19 results
Date Name

Apocalypse now?

Are universities doomed? With the apocalyptic tone to many recent pieces on higher education you could be given for thinking universities are facing imminent disaster.

The 2014 Grant letter: another epistolary triumph

And the wait was finally over The Secretary of State for Business, Innovation and Skills has written to HEFCE with the Department’s annual message on funding and helpful bag of instructions. As excitement in the sector reached near fever pitch, the contents were being live-tweeted by @TimesHigherEd while everyone else waited to get hold of… read more

Higher education funding letters: another bundle of joy

On government HE funding letters The Secretary of State for Business, Innovation and Skills has written to HEFCE with the Department’s annual message on funding and helpful bag of instructions. The letter sets out Government funding and priorities for HEFCE and for higher education for the second year of the new financial arrangements for higher… read more

Firsts and fees, plagiarism and pay hikes (and the rest)

No dumbing down here – is this the most comprehensive HE piece ever? Daily Mail online has a terrific piece which manages to conflate a host of different higher education issues within a single kick ass column. On the back of recent HESA data which shows an increase in the number of students achieving first… read more

Freshers’ week: just a drunken scam?

An interesting view on freshers’ week Libby Purves, writing in The Times, argues that freshers’ week is not quite what it seems and has to stop. The new fees regime, she suggests, may put an end to this “ghastly scam”. These festivals are now in progress or revving up at most British universities; a weird,… read more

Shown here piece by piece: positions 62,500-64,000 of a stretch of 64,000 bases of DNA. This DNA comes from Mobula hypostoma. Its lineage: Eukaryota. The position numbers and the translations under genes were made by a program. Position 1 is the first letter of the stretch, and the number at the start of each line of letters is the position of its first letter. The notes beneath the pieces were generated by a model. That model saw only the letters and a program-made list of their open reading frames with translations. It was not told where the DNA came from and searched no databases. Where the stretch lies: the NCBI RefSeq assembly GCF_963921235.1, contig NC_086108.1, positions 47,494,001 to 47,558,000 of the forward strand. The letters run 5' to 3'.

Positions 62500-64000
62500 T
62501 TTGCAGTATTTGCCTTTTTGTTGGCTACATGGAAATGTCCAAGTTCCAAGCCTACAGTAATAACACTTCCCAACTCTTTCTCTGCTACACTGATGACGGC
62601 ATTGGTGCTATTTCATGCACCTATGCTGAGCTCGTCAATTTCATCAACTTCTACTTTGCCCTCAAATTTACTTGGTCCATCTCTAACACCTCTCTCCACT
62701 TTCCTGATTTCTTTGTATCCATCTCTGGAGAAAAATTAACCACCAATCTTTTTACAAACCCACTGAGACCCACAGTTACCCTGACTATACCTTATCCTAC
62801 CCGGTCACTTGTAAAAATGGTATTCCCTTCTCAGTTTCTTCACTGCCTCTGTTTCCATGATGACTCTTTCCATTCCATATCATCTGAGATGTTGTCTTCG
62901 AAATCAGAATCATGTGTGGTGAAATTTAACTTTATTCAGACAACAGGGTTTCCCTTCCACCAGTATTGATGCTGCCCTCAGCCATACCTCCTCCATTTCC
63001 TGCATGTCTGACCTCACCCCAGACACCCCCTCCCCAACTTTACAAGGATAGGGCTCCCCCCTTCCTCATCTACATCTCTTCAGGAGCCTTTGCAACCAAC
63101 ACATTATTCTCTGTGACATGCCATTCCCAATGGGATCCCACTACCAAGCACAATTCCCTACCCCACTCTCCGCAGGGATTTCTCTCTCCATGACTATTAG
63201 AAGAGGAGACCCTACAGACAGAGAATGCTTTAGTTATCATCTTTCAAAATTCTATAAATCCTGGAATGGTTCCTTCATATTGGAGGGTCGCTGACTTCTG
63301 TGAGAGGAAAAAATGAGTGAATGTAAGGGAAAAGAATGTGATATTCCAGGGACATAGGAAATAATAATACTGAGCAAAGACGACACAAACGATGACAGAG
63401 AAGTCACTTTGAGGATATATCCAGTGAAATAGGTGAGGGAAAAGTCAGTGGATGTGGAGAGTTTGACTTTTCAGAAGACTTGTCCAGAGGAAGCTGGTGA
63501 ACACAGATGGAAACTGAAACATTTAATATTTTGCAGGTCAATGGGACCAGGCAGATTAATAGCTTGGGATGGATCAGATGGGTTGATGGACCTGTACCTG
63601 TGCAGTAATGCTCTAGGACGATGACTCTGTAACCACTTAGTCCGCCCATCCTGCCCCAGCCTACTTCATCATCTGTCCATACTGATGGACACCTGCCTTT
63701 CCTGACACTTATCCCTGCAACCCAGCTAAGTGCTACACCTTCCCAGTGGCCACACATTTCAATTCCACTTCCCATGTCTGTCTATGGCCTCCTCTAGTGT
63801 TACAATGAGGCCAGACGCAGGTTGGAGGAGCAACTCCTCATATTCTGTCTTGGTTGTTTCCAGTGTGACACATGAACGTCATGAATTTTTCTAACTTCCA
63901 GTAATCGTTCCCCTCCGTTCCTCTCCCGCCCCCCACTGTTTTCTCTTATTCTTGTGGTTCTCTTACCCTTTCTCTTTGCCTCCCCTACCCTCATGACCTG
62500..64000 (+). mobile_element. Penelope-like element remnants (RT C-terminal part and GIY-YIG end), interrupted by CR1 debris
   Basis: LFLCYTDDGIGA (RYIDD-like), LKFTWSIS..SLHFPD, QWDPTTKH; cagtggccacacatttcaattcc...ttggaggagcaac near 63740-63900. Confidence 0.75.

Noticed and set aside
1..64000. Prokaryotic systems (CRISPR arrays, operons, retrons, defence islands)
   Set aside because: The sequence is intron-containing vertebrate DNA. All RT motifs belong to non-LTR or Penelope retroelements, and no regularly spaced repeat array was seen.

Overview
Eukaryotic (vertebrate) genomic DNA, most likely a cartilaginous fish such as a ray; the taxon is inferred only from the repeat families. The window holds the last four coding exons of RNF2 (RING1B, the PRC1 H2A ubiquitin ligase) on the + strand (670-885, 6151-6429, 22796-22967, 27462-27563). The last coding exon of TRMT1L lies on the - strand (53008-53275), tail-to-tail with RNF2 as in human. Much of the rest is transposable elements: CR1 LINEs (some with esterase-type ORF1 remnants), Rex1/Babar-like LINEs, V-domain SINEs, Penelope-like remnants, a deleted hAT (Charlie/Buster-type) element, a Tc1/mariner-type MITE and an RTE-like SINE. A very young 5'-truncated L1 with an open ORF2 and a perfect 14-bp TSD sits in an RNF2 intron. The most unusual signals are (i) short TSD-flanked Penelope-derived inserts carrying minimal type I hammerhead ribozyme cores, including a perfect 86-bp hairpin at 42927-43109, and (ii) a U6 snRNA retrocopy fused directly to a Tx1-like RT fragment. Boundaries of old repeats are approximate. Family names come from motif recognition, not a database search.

White Paper inspiration from the US?

A somewhat different approach to cost savings in the new fees regime Not sure if this was a source of inspiration for the White Paper. It looks like something of a blue print for efficient management at the bargain basement end of the new private providers (but perhaps not for the New College of the… read more

World Education: The New Powerhouse – Going Global 2011 §1

Some comments on Going Global 2011 – World Education: The New Powerhouse? I was fortunate to be present at the British Council’s Going Global Conference in Hong Kong earlier in March. There were about 1,000 delegates there and as might be expected for this kind of event many of the presentations were high level and… read more

Morrisons to pay students’ tuition fees

The shape of things to come? A story from the Guardian from back in October noted that the supermarket chain said it will pay for students’ university fees if they enrol on a degree course it is sponsoring. Morrisons is to fund 20 undergraduates a year on a three-year degree course in business and management…. read more

Providing information that helps students with HE choices

New consultation on providing information that helps students make the right higher education choices HEFCE has launched a consultation on information for prospective students: Schools, colleges, universities, student unions and a wide range of other bodies are being asked to comment on the information that higher education (HE) providers publish to help prospective students choose… read more